58. Finally, an important factor to be taken into account when assessing the proportionality of an interference with freedom of expression is the nature and severity of the penalties imposed (see Ceylan v. Turkey [GC], no. 23556/94, § 37, ECHR 1999-IV; Tammer v. Estonia, no. 41205/98, § 69, ECHR 2001-I; and Skaÿka v. Poland, no. 43425/98, §§ 41-42, 27 May 2003). The Court notes that the applicants were not sentenced to imprisonment, although the crime of which they were convicted carries a penalty of up to two years’ imprisonment. Instead, three of them were given suspended sentences combined with fines ranging from approximately EUR 200 to EUR 2,000, and the fourth applicant was sentenced to probation. The Court does not find these penalties excessive in the circumstances.
This seems to me rather a hedged ruling, that almost surely would've come down differently had the statements been made in, say, a letter to a newspaper, instead of jammed into students' lockers.

The separate concurrences by 5 of the 7 judges are interesting. Two find no violation of Article 10 only "with the greatest hesitation" and then only because of the distribution at a school (not attended by the appellants) and the relatively light penalties (fines, no imprisonment), and in view of the "real problem of homophobic and transphobic bullying and discrimination in educational settings."

Another likewise had "some hesitation" and would have preferred that the holding rest entirely on para. 56 quoted above. He expressly noted that "if exactly the same words and phrases were to be used in public newspapers such as Svenska Dagbladet, they would probably not be considered as a matter for criminal prosecution and condemnation."

Finally, two judges were more robust in joining the holding of the Court, but expressed "regret that the Court missed an opportunity to 'consolidate an approach to hate speech' against homosexuals," and would have liked a stronger holding. Their conclusion:
11. Our tragic experience in the last century demonstrates that racist and extremist opinions can bring much more harm than restrictions on freedom of expression. Statistics on hate crimes show that hate propaganda always inflicts harm, be it immediate or potential. It is not necessary to wait until hate speech becomes a real and imminent danger for democratic society.

12. In the words of the prominent US constitutionalist Alexander Bickel: “... This sort of speech constitutes an assault. More, and equally important, it may create a climate, an environment in which conduct and actions that were not possible before become possible ... Where nothing is unspeakable, nothing is undoable.”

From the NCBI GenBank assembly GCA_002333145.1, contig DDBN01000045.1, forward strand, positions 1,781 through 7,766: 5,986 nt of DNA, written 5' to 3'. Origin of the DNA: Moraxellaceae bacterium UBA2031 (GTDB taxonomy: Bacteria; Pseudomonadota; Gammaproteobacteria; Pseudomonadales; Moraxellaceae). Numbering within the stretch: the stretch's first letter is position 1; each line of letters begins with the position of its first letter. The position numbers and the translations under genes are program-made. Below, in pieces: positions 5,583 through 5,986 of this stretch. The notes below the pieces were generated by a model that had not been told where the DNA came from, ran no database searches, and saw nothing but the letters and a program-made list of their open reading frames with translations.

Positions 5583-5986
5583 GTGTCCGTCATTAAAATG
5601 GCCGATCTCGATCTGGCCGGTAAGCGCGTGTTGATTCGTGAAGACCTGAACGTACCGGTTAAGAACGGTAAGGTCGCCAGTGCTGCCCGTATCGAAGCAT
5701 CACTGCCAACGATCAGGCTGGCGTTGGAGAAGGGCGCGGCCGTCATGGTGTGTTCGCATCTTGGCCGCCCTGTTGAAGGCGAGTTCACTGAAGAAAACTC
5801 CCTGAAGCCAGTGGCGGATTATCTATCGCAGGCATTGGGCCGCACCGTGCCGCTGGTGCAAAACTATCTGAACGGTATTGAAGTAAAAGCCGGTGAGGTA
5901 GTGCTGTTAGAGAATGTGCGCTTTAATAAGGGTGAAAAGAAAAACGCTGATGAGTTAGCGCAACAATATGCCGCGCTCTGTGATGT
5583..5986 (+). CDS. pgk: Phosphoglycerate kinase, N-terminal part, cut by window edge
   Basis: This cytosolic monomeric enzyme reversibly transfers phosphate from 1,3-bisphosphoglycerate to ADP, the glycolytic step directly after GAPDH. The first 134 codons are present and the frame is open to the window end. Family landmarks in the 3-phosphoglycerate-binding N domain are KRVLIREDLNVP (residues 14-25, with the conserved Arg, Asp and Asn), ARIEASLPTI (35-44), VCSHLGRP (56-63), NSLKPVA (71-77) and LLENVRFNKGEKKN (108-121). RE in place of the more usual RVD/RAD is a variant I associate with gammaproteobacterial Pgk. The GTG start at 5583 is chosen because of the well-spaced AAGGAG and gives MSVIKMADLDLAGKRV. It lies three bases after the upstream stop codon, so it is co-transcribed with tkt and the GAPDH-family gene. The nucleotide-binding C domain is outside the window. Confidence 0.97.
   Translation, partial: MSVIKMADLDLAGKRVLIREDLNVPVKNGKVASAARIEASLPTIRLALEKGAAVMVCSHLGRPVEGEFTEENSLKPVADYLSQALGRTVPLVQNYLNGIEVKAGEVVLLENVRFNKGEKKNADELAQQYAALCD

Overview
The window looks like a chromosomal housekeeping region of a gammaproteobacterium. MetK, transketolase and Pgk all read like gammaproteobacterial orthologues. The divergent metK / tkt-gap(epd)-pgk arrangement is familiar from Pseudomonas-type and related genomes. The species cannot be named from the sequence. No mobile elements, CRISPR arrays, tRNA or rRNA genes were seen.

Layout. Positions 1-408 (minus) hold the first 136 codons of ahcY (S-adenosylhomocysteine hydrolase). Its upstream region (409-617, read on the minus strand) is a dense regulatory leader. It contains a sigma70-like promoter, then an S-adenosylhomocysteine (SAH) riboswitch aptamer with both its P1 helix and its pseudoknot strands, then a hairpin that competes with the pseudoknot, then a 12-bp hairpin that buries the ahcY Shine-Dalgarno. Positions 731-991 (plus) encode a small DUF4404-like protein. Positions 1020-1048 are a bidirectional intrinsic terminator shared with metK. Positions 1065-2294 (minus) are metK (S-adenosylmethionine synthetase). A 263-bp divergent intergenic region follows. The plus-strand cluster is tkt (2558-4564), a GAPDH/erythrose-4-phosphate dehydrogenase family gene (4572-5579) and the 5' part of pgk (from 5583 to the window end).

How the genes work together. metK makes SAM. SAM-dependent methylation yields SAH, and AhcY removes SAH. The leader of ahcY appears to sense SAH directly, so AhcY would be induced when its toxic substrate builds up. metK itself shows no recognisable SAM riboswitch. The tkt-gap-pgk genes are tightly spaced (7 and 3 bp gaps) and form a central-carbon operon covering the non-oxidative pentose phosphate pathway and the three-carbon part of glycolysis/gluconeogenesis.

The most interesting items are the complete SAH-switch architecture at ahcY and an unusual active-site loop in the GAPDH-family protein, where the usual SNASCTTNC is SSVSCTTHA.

Hadn't seen that Bickel quote before. (They cite Alexander M. Bickel, Domesticated Civil Disobedience: The First Amendment, from Sullivan to the Pentagon Papers, in THE MORALITY OF CONSENT 72-73 (1975).)

Given the caution of the Court in limiting its holding, it's difficult to take this decision as prohibiting criticism of homosexuals or of civil protections for them. Yet that is just how my source for this decision, Eugene Volokh, takes it:
Are you only allowed to make such arguments to people who are already on your side, so that you are forbidden from trying to reach out to others who might be persuadable and yet who might be offended (even when offended people were free to simply throw out the leaflets once they saw what they said)? Are you only allowed to talk about it to adults, and forbidden from trying to reach out to persuade high school students, apparently of age 16 to 19 — even though, as best I can tell, statements about sexuality generally to such “impressionable and sensitive” students is quite legal, and indeed even sex with such students is quite legal (since the age of consent in Sweden is 15)? And are even discussions with willing adults safe, or could they too lead to criminal prosecutions for “agitation against a [sexual orientation] group”?

Or is it that, once the law has changed (in my view, correctly) to legalize homosexuality and to treat it as morally and legally equivalent to heterosexuality, it is now illegal to try to change social opinion in a way that would change the law back to what it once was — or even to create social condemnation of homosexuality even if there is no legal condemnation?
Read the ECHR decision and see for yourself, but I think that is a very weird takeaway from this case. It seems to me Prof. Volokh is seeing what he wants to see here.

The merits of Article 10, section 2 are certainly debatable. I don't think there's any question that the flyers in question are protected by the First Amendment, though given the restrictions schools can place on students' speech, I am curious whether the same rationales wouldn't fail to protect such speech in a like location. Does the experience of racist propaganda in 20th-century Europe justify such a law as section 2? I have my doubts, but it's provocative to read judicial opinions from a foreign jurisdiction that contemplate such questions.